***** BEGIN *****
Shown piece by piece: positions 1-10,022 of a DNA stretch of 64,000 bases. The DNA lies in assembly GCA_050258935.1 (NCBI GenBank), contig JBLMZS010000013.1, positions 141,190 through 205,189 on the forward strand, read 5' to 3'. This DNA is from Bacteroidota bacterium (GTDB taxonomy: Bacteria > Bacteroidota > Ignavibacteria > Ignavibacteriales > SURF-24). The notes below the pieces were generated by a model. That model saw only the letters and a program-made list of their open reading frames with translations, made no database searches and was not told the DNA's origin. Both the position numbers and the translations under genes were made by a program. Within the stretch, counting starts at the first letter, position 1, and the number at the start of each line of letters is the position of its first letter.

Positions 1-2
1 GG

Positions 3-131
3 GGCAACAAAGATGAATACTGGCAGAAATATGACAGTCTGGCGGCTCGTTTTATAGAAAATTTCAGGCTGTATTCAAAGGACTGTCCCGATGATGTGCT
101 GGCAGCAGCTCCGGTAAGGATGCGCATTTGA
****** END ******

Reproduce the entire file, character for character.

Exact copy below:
Shown piece by piece: positions 1-10,022 of a DNA stretch of 64,000 bases. The DNA lies in assembly GCA_050258935.1 (NCBI GenBank), contig JBLMZS010000013.1, positions 141,190 through 205,189 on the forward strand, read 5' to 3'. This DNA is from Bacteroidota bacterium (GTDB taxonomy: Bacteria > Bacteroidota > Ignavibacteria > Ignavibacteriales > SURF-24). The notes below the pieces were generated by a model. That model saw only the letters and a program-made list of their open reading frames with translations, made no database searches and was not told the DNA's origin. Both the position numbers and the translations under genes were made by a program. Within the stretch, counting starts at the first letter, position 1, and the number at the start of each line of letters is the position of its first letter.

Positions 1-2
1 GG

Positions 3-131
3 GGCAACAAAGATGAATACTGGCAGAAATATGACAGTCTGGCGGCTCGTTTTATAGAAAATTTCAGGCTGTATTCAAAGGACTGTCCCGATGATGTGCT
101 GGCAGCAGCTCCGGTAAGGATGCGCATTTGA